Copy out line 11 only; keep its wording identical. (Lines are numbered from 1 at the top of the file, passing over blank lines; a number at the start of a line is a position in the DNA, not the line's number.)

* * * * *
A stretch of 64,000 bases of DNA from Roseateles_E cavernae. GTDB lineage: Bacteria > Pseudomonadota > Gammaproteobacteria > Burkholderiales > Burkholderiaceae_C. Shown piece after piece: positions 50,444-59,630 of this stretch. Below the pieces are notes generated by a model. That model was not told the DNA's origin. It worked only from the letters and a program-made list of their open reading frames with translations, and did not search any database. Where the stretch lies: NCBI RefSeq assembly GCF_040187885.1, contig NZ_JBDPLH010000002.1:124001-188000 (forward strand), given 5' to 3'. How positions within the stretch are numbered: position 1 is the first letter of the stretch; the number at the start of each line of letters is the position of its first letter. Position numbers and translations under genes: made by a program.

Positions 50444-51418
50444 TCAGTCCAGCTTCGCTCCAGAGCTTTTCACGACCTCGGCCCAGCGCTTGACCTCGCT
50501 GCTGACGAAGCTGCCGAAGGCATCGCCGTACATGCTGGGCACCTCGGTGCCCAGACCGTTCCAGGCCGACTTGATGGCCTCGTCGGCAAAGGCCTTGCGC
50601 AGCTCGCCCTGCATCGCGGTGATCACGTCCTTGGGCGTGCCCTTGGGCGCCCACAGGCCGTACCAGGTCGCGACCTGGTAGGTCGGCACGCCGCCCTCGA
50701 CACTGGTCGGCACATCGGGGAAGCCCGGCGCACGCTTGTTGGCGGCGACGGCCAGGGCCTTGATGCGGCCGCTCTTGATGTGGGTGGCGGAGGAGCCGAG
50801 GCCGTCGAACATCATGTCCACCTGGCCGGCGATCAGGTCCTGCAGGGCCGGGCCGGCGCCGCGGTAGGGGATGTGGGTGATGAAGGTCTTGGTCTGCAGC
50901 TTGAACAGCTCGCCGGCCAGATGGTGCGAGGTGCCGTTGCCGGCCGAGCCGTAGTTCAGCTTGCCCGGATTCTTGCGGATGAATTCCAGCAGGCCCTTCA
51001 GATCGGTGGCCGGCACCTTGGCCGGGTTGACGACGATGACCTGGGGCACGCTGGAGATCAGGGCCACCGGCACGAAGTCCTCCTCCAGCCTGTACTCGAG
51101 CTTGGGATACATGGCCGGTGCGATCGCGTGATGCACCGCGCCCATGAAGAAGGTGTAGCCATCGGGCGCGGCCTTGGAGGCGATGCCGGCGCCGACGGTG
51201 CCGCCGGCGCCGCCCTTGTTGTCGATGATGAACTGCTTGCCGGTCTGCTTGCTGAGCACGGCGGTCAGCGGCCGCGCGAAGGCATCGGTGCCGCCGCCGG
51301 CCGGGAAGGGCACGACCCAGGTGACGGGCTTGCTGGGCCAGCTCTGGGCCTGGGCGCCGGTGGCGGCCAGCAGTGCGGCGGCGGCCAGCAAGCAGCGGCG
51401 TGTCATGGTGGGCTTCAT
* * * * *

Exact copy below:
51201 CCGCCGGCGCCGCCCTTGTTGTCGATGATGAACTGCTTGCCGGTCTGCTTGCTGAGCACGGCGGTCAGCGGCCGCGCGAAGGCATCGGTGCCGCCGCCGG